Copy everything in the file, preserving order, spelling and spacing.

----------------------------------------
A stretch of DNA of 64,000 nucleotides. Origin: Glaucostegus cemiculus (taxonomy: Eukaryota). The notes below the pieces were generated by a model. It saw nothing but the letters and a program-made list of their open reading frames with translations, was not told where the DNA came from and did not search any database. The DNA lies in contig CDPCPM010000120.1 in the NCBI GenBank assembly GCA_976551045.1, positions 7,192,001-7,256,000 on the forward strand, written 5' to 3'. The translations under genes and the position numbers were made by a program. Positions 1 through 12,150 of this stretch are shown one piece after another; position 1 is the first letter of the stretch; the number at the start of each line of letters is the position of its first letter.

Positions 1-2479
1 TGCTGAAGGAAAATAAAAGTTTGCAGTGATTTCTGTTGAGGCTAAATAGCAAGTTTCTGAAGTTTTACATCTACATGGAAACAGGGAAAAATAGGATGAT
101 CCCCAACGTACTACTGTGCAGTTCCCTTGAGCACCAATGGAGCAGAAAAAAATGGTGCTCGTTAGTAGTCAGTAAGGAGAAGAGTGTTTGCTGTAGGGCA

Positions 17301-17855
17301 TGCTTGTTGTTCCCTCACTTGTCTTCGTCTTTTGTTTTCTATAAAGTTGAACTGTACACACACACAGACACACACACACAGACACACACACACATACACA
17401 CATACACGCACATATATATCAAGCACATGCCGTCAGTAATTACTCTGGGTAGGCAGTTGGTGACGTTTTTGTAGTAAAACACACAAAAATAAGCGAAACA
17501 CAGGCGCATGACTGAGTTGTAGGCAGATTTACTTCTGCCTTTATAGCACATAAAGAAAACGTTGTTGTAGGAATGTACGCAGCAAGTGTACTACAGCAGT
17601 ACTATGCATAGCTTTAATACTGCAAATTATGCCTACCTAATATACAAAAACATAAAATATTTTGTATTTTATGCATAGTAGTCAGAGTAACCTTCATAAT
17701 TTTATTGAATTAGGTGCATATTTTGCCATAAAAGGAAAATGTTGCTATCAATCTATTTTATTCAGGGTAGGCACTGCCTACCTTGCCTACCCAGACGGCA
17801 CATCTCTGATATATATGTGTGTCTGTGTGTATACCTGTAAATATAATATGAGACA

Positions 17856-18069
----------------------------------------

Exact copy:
A stretch of DNA of 64,000 nucleotides. Origin: Glaucostegus cemiculus (taxonomy: Eukaryota). The notes below the pieces were generated by a model. It saw nothing but the letters and a program-made list of their open reading frames with translations, was not told where the DNA came from and did not search any database. The DNA lies in contig CDPCPM010000120.1 in the NCBI GenBank assembly GCA_976551045.1, positions 7,192,001-7,256,000 on the forward strand, written 5' to 3'. The translations under genes and the position numbers were made by a program. Positions 1 through 12,150 of this stretch are shown one piece after another; position 1 is the first letter of the stretch; the number at the start of each line of letters is the position of its first letter.

Positions 1-2479
1 TGCTGAAGGAAAATAAAAGTTTGCAGTGATTTCTGTTGAGGCTAAATAGCAAGTTTCTGAAGTTTTACATCTACATGGAAACAGGGAAAAATAGGATGAT
101 CCCCAACGTACTACTGTGCAGTTCCCTTGAGCACCAATGGAGCAGAAAAAAATGGTGCTCGTTAGTAGTCAGTAAGGAGAAGAGTGTTTGCTGTAGGGCA

Positions 17301-17855
17301 TGCTTGTTGTTCCCTCACTTGTCTTCGTCTTTTGTTTTCTATAAAGTTGAACTGTACACACACACAGACACACACACACAGACACACACACACATACACA
17401 CATACACGCACATATATATCAAGCACATGCCGTCAGTAATTACTCTGGGTAGGCAGTTGGTGACGTTTTTGTAGTAAAACACACAAAAATAAGCGAAACA
17501 CAGGCGCATGACTGAGTTGTAGGCAGATTTACTTCTGCCTTTATAGCACATAAAGAAAACGTTGTTGTAGGAATGTACGCAGCAAGTGTACTACAGCAGT
17601 ACTATGCATAGCTTTAATACTGCAAATTATGCCTACCTAATATACAAAAACATAAAATATTTTGTATTTTATGCATAGTAGTCAGAGTAACCTTCATAAT
17701 TTTATTGAATTAGGTGCATATTTTGCCATAAAAGGAAAATGTTGCTATCAATCTATTTTATTCAGGGTAGGCACTGCCTACCTTGCCTACCCAGACGGCA
17801 CATCTCTGATATATATGTGTGTCTGTGTGTATACCTGTAAATATAATATGAGACA

Positions 17856-18069